Sony Music must pay the founder of a small record company $5 million for failing to put his company's logo on reissues of Meat Loaf's iconic "Bat Out of Hell" album, a federal appeals court ruled.

Sony Music must pay the founder of a small record company $5 million for failing to put his company's logo on reissues of Meat Loaf's iconic "Bat Out of Hell" album, a federal appeals court ruled.

Steve Popovich, 65, who started Cleveland International Records in 1977 and soon afterward signed the chubby singer named Marvin Lee Aday, persuaded Epic Records to release the wildly successful album.

Epic was owned at the time by CBS. Sony, which bought out CBS Records, paid $6.7 million to Popovich and his former partners in 1998 to settle a lawsuit over royalties from the album.

The settlement required Sony to place the Cleveland International logo on future Meat Loaf albums but Sony did not add the logo to "Bat Out of Hell" for more than a year.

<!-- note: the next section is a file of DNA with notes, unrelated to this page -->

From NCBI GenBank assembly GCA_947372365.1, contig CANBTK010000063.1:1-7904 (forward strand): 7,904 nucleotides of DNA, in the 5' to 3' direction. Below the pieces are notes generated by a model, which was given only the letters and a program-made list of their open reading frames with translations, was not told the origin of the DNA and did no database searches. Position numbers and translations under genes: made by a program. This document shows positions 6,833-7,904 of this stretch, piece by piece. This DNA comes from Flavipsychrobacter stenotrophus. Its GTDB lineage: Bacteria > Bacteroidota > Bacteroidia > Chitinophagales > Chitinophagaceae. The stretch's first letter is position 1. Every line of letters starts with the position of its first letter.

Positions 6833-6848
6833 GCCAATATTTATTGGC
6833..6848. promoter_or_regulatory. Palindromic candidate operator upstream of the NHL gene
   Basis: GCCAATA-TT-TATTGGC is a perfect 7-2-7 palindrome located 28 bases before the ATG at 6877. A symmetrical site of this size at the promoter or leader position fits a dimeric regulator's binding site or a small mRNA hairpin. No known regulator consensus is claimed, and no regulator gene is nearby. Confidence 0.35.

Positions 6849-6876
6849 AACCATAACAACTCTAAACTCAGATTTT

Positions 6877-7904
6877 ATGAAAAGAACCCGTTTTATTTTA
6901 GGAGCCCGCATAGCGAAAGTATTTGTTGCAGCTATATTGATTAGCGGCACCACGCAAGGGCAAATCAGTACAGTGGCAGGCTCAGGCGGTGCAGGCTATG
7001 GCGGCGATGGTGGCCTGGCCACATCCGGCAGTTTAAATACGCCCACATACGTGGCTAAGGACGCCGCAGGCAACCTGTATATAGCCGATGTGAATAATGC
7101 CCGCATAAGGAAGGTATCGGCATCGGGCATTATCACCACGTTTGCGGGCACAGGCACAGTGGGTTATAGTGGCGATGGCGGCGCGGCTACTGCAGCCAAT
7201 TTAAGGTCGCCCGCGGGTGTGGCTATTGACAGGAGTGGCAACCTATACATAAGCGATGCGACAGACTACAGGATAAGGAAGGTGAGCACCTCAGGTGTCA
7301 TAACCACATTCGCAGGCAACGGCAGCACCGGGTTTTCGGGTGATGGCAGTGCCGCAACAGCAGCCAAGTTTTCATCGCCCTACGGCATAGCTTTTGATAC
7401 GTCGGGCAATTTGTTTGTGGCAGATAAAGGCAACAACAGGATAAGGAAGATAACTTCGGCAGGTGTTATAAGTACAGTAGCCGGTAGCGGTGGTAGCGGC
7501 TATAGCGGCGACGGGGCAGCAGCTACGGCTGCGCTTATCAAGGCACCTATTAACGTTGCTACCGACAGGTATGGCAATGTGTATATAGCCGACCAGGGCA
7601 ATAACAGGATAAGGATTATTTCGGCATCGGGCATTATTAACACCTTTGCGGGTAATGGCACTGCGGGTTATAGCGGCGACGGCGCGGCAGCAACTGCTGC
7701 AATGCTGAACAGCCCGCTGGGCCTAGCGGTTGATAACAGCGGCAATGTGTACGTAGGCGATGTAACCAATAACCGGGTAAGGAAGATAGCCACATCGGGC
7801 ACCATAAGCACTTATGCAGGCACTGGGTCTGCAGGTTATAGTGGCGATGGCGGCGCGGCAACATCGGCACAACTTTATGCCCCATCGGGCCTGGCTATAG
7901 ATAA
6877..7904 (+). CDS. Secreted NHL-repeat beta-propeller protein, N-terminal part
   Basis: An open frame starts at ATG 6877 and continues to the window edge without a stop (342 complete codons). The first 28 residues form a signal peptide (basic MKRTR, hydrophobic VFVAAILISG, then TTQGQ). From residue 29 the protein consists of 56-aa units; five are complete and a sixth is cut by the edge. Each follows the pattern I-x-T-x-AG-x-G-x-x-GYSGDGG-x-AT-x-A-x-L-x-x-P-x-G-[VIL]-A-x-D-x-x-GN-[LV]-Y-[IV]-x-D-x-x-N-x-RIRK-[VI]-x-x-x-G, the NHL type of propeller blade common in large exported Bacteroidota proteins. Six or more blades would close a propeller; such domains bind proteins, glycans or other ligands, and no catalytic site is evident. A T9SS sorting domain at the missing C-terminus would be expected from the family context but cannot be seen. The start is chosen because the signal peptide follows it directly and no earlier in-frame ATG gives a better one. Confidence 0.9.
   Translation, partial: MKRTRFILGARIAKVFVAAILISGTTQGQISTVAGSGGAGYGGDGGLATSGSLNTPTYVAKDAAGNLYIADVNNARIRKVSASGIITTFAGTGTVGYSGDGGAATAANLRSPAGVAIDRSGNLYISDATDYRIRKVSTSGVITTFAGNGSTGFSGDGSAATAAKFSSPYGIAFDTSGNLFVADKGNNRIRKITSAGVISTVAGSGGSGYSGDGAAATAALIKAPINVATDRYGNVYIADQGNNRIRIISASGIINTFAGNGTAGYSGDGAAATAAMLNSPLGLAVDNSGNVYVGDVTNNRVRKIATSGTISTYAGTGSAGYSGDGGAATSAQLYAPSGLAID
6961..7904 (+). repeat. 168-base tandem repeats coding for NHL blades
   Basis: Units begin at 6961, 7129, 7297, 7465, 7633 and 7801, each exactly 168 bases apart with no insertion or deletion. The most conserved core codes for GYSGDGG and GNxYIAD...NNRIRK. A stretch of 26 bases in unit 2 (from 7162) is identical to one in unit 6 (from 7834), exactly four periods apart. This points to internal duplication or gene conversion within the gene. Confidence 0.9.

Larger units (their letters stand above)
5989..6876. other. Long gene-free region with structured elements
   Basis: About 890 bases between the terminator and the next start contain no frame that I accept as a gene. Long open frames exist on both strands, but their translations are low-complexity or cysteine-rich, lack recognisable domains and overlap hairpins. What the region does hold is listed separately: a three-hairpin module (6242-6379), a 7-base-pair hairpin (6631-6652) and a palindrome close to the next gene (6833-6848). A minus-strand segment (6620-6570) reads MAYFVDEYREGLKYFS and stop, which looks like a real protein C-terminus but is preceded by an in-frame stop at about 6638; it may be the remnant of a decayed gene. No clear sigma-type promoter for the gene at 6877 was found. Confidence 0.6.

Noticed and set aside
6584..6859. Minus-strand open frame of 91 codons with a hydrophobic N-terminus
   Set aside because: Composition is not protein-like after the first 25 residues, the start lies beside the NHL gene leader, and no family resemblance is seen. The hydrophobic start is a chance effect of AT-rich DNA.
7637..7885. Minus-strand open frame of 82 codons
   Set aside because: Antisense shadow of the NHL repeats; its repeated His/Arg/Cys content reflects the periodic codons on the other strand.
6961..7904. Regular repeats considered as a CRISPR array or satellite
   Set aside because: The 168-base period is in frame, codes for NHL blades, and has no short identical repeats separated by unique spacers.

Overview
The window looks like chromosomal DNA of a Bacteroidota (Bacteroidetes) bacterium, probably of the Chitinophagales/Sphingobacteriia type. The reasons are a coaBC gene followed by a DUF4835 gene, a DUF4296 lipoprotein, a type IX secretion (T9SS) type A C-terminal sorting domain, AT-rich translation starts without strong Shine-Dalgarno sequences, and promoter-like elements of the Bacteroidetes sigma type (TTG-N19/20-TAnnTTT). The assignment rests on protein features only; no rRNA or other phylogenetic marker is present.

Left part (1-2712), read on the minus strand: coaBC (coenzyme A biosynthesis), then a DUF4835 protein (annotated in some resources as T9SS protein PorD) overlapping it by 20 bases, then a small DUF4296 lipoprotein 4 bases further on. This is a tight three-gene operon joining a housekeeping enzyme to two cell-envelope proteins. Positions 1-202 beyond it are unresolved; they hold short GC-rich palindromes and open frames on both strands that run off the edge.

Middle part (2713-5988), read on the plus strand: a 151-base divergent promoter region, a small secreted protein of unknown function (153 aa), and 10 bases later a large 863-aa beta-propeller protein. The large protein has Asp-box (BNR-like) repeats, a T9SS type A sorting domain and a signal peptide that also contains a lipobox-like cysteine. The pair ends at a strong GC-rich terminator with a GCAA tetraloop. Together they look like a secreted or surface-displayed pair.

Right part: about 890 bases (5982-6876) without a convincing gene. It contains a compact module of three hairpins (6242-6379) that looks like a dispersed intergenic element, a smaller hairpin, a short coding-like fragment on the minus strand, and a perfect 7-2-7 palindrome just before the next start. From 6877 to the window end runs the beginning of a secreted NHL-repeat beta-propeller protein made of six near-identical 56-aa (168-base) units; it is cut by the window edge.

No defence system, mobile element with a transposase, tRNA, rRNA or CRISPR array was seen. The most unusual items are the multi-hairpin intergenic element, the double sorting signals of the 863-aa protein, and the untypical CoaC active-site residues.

In a 2-1 decision yesterday (Nov. 22), a panel of the 6th U.S. Circuit Court of Appeals in Cincinnati upheld a federal jury's decision in 2005 awarding Popovich an extra $5 million in damages.

"I worked too hard for them and made them too much money to get robbed now, in the autumn of my life," he said.

Cleveland International's roster also includes singer/songwriter David Allan Coe and an array of polka artists, including Grammy winners Brave Combo and the late Frankie Yankovic.

Sony has claimed that the logo omission was a mistake that later was corrected. In court documents, Sony also accused Popovich of trying to get money out of the company by trumping up the logo agreement.


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